1. I Often Dream of the Apocalypse (2:28) – I had already given this album the name, but I thought a title track would be fun. This was originally recorded for Andrew Shearer’s film ‘The Erotik Castle of Dr. Humpinstein’ as a dance number called ‘The F@&k!!!’ For the album track, I felt compelled to try and match the insanity of the original track, so I did my best unhinged Roky Erikson impression on the vocals.
2. Coconut Sunstroke (1:35) – I had a few drinks and tried to record this as a sort of 60’s Marc Bolan acoustic guitar and bongos thing. It was a little short for a real tune, so I decided to use it as an acoustic interlude. It does have a vocal melody that I never bothered recording, though.
3. Nuclear Sundown (3:06) – I came up with this tune while strolling into UGA’s Russell Hall during my freshman year of university back in 1997. For this rendition, I revised the lyrics to reflect the time after Fukushima went wild and tried to give it a groovy Byrds/Velvet Underground approach. Previously I’d tried to make it a punk or soul number, but I think this one fits best.
4. Cold Fusion (3:02) – And how to solve our nuclear problems? Maybe by inventing cold fusion. This started as a surf number for ‘Humpinstein,’ but for the album version I found a list of radioactive elements and sang all the ones that ended with ‘-ium.’ Certainly it’s the best track to follow ‘Nuclear Sundown.’
5. Drifting Concepts (3:51) – I recorded the original instrumental groove about 12 years ago and made a version with lyrics around 2007 (that one can be heard on one of the compilations at the 'Homemade Lo-Fi Psyche' blog). That recording sounded like strangled butt, though, so I’m glad that I made this re-recording.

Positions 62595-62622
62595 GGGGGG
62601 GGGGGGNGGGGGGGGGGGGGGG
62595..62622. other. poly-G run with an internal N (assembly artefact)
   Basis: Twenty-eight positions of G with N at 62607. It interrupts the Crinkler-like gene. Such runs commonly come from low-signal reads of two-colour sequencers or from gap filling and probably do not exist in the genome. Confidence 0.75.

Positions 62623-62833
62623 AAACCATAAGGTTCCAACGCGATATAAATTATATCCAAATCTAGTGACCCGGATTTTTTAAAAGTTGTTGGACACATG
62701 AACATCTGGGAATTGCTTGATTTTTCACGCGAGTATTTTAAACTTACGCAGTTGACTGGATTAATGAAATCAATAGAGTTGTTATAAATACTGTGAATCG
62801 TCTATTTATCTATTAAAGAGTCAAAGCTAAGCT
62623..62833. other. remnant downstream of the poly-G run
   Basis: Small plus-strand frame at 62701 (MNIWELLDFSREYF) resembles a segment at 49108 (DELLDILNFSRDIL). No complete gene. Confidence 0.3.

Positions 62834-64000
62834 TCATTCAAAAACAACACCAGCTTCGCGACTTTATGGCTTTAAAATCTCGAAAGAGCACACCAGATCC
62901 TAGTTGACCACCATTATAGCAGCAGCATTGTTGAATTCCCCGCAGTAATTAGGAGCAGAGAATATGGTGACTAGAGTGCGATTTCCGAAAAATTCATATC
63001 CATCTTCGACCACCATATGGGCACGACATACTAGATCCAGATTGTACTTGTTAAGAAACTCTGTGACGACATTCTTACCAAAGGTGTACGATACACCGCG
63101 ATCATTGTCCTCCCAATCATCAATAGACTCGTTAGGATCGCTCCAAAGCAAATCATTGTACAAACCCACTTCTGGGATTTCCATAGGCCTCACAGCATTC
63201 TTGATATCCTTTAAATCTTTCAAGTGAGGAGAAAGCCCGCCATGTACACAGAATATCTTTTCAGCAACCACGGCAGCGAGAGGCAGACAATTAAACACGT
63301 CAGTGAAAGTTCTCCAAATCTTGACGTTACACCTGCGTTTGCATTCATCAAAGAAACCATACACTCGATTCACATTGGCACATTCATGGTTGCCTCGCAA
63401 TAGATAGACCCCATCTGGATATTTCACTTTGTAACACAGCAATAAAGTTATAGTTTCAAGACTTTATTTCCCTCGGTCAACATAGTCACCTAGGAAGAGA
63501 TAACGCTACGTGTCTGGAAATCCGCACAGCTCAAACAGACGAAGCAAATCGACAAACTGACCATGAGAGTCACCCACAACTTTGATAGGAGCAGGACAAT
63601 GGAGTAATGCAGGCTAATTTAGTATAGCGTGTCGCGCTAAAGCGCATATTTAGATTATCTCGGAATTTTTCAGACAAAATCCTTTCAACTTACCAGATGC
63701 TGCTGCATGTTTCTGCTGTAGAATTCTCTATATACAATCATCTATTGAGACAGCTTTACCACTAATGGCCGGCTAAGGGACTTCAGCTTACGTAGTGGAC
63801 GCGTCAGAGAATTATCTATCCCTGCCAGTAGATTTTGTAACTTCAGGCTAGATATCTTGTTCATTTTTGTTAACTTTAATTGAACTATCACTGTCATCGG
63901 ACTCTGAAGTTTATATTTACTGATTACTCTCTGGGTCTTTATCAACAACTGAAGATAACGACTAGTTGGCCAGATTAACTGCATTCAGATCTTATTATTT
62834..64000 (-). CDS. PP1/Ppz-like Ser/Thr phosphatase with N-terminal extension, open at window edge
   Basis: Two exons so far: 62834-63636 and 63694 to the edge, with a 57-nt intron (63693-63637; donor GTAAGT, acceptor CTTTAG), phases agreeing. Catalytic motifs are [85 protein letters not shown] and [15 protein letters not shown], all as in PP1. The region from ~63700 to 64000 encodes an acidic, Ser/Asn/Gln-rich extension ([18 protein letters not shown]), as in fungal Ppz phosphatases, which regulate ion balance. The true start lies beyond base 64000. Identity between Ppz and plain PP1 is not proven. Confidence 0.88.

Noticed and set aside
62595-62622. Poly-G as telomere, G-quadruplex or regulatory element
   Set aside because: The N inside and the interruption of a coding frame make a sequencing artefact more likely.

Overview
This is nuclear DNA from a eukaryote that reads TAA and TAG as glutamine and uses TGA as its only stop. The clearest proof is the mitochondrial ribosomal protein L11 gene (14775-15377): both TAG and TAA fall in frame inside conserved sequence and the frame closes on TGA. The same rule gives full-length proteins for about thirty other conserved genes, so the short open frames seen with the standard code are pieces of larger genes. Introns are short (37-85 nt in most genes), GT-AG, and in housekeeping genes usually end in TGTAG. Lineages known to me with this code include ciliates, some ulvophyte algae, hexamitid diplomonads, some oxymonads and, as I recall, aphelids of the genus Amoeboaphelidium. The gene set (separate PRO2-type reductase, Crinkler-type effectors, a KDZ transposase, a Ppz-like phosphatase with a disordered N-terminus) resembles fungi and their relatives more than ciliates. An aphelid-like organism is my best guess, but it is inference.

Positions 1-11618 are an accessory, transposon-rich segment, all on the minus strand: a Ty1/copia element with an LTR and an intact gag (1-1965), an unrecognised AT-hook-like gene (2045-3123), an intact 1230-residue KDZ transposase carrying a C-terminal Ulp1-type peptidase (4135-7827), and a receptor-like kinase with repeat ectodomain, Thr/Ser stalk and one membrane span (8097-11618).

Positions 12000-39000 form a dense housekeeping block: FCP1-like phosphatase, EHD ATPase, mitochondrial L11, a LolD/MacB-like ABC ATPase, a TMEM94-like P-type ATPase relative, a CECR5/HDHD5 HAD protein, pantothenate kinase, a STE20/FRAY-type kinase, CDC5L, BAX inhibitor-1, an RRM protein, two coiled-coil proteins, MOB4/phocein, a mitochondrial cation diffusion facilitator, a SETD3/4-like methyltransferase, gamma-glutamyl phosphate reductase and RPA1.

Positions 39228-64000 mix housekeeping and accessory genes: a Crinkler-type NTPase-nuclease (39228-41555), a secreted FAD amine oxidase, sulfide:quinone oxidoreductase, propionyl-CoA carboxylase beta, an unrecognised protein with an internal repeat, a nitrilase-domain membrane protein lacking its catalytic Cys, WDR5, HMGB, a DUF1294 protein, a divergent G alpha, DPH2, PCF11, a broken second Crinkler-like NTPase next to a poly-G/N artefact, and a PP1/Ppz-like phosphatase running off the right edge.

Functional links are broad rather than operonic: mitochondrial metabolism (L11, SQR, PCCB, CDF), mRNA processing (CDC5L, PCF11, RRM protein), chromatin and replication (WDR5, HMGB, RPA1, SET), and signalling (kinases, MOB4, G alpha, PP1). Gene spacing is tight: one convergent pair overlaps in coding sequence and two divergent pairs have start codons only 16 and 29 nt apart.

6. Nothin’ll Ever Let You Down (2:26) – This was another instrumental for ‘Humpinstein,’ but I threw in some lyrics for this version, even if they get entertainingly pretentious. I started recording around the time of the March 11th earthquake, and you’ll hear a flaw in the recording at 1:05 that was the result of one of the aftershocks. Instead of getting under a table or leaving the building as a sane person would, I just kept recording as the room was shaking around me.
7. Technicolour Clouds (4:05) – I recorded this in Atlanta during the ‘Golden Konbanwa’ recording sessions. I recently rediscovered it on my hard drive. The track was a little more electronic and I intended it to be a Damaged Tape track, but I took out some synth parts and stuck it on this album. The tune is meant to be a bit of a palette cleanser. I really dug how ‘Treefingers’ on Radiohead’s ‘Kid A’ sort of served that purpose, and that’s what I want this to be.
8. Explosions in the Sky (2:09) – This was the title track for ‘Humpinstein,’ but a retrofitted it and it kickstarted the apocalyptic vibe, along with the apocalyptic vibes that were all around back in March. I let my Southern accent rip a bit on the vocals, and the lyrics were meant to have a bit of a ‘Major Tom’ groove, with an astronaut watching the world end from a space station. Sonically, I was going for the theme song to the ultra-obscure psychploitation film ‘Psyched by the 4-D Witch,’
9. The World is a Circle (4:03) – This is a Hal David/Burt Bacharach tune from the horribly cheesy ‘Lost Horizon’ musical from the early 70’s. You can find the original on youtube, but you’ll probably regret it. For my take, I was trying to go for John Lennon stealing Kurt Cobain’s amphetamines and recording showtunes.
10. Stream Moves On (3:52) – I wrote this for ‘Underground Sound,’ but didn’t get around to recording it until this year. It ended up a little more acoustic than I originally planned, but I through in some Moog parts to balance that out. Vocally I’m going for the lovechild of Roger McGuinn and Ira Kaplan (from Yo La Tengo).
11. The World Cannot End (3:31) – I also wrote this for ‘Underground Sound,’ and recorded the drums and rhythm guitar during those sessions. I think it came out a little like R.E.M. and Bruce Springsteen in a juke joint
12. Run Again (2:43) – This is a country ditty that I originally wrote and recorded in 2001. I used to try to sing it like Johnny Cash, but I found it was much better to go for a Roy Orbison approach.
If you are groovy enough to give this a listen, I'd love to hear your comments.